He went on to tell me that the only reason I had lasted this long was because I was so fit. Exercise helps with Lyme. It gets the parasites out of their hiding places, i.e., the heart, the brain, and other organs, into normal blood flow. But then he told me I was killing myself doing so much as my exercise was all cardio-based! By this time I wanted to die, there and then. I knew the prognosis for this thing, and it wasn't good. He started me on a course of antibiotics immediately.
The return home was horrendous due to a Herxheimer Reaction, and I had yet another massive seizure later that night. In the past I had suffered seizures but I kept quiet about them-–unless it happened in company and then I had no choice. By now my family and friends knew not to call 999 as they have seen how I have been treated. I have made them promise not to call, but to let me die. Silly as it sounds I am more afraid of hospitals than of dying. Since then I have learnt that all people with Lyme have the same fear.
On my umpteenth trip to A&E the doctor, now knowing I had Lyme, said, “Go home and take your antibiotics, and you will be back in the pub in two weeks. Now can we escort you out of the building?" I was not going to make a scene. I was too ill to say or do anything except what I was told. Maybe if I had been addicted to something I would have received better treatment, but that did not shock me. While being escorted out, I overheard the doctor bad-mouthing me to a colleague who replied, "My mum has Lyme." I wanted to hang around and hear that criminal doctor's response but I was far too ill for that. You see, even if the doctors do acknowledge Lyme disease they think it is curable by treating it with a 28-day course of tablets. Not so.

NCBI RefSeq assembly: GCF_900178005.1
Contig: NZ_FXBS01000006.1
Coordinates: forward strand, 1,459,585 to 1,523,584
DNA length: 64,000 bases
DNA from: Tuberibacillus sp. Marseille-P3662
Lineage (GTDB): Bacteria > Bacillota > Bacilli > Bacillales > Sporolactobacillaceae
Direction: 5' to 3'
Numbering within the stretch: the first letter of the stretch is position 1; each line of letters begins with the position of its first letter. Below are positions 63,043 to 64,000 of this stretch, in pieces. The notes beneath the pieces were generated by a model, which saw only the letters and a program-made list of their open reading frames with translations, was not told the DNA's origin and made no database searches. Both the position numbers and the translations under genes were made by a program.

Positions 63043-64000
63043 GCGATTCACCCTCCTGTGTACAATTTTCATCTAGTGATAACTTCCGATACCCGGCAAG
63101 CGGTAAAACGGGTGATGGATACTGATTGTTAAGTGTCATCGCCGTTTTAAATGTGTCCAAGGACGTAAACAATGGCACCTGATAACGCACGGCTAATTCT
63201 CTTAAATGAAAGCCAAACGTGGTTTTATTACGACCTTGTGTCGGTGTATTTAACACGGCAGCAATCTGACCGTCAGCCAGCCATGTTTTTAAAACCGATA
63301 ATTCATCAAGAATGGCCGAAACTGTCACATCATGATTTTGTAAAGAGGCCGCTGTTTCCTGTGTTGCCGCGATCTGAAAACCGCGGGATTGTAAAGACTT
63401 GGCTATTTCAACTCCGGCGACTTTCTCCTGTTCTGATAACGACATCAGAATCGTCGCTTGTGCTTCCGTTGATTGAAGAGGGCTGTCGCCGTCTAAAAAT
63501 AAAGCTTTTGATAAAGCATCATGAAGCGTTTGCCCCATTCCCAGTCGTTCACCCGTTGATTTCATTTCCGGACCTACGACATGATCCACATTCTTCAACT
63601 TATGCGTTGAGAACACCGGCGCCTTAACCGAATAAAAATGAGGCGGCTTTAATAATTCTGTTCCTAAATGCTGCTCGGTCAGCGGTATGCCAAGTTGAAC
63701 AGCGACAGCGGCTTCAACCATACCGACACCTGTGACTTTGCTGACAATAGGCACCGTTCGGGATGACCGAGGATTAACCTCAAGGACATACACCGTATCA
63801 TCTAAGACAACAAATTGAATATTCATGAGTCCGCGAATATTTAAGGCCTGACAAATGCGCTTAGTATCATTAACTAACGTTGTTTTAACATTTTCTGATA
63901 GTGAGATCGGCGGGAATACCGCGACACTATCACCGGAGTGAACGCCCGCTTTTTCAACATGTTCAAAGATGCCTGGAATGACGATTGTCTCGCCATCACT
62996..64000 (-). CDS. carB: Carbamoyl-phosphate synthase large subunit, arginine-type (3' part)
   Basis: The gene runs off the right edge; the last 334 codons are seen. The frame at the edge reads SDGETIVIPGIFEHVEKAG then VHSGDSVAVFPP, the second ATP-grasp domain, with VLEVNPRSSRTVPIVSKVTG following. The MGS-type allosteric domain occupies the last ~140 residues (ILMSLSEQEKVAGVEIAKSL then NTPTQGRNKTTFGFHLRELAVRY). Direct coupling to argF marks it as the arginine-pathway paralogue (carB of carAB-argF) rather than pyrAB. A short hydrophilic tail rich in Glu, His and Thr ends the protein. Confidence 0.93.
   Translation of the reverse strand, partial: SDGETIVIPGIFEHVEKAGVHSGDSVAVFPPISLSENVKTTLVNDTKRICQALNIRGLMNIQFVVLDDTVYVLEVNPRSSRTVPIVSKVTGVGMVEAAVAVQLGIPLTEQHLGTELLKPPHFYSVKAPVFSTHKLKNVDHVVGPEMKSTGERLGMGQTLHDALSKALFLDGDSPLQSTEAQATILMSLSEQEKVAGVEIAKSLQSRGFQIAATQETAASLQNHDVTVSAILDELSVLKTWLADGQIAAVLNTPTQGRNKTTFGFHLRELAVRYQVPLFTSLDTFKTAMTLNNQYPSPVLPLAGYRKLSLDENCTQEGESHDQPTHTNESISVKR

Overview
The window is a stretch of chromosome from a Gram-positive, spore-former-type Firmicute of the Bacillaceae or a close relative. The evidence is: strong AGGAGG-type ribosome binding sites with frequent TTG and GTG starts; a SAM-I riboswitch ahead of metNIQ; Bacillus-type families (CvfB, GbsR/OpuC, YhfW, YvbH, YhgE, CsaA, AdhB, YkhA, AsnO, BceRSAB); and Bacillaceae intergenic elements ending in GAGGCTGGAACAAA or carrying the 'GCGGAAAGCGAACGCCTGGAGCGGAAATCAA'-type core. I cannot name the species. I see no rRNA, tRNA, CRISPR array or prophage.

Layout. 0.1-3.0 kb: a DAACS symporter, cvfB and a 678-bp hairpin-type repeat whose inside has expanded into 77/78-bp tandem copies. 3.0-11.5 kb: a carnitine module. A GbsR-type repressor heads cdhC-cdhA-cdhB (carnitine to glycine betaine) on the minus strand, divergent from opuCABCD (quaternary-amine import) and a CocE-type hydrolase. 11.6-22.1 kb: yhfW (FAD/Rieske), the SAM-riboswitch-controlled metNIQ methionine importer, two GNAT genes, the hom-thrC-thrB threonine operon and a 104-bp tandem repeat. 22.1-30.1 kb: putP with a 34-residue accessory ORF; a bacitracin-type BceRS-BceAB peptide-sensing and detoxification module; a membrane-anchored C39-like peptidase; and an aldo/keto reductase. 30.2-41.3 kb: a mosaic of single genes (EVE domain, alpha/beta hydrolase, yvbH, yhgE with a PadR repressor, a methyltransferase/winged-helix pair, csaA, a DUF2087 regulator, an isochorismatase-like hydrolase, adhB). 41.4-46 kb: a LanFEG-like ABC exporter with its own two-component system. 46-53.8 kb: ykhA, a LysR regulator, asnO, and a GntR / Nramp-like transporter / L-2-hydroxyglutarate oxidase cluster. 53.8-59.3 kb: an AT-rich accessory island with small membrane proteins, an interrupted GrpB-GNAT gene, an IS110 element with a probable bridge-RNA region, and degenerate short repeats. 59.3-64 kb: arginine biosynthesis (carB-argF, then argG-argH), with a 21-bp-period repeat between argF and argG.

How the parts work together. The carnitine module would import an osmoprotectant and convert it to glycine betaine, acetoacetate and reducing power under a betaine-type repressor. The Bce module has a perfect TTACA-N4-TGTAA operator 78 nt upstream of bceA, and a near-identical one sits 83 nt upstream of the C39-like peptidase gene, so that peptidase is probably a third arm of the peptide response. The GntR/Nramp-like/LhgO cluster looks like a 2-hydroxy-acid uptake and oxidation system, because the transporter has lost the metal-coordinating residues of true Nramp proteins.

In March 2009 with funds raised, I was privately fitted with a Hickman line (a catheter directly into the heart). I started IV treatment of Ceftriaxone. This was very tough. But the one drug is not enough by far; I need to be treated by a combination of drugs to tackle the Lyme and co-infections.
In May, my personal friend, a dentist, called a consultant at the hospital to ask why I could not be treated. With much persuasion and a letter from the professor who diagnosed me, I was reluctantly given three month's antibiotic treatment, funded by the NHS. On one occasion my brother attended to speak to the doctor, with the aim of asking why this treatment had to stop when it was so obvious that I was still very unwell. It was a pointless exercise, to say the least. I had called the bluff of that same doctor when I asked, “So am I OK to be a blood donor now?” His reply was the most shocking of all! He said, "Yes, Lyme is not passed on in the blood.” Any doctor who knows anything about an infectious disease should know that although parasites hide, they can be passed on in blood! Hence many out there with the wrong diagnosis may still be donating blood.
Things have steadily worsened. I am now housebound 99% of the time. Occasional trips out to son's or mum's in their car mess with my head to such an extent I cannot bear it. Not only due to the pain, the weakness, and the fear, but also the noise. A car driving past my window is like a deafening roar. I find it difficult to go down the stairs most of the time, even calling or seeing friends and family is a painful experience.
Yvonne Forey, England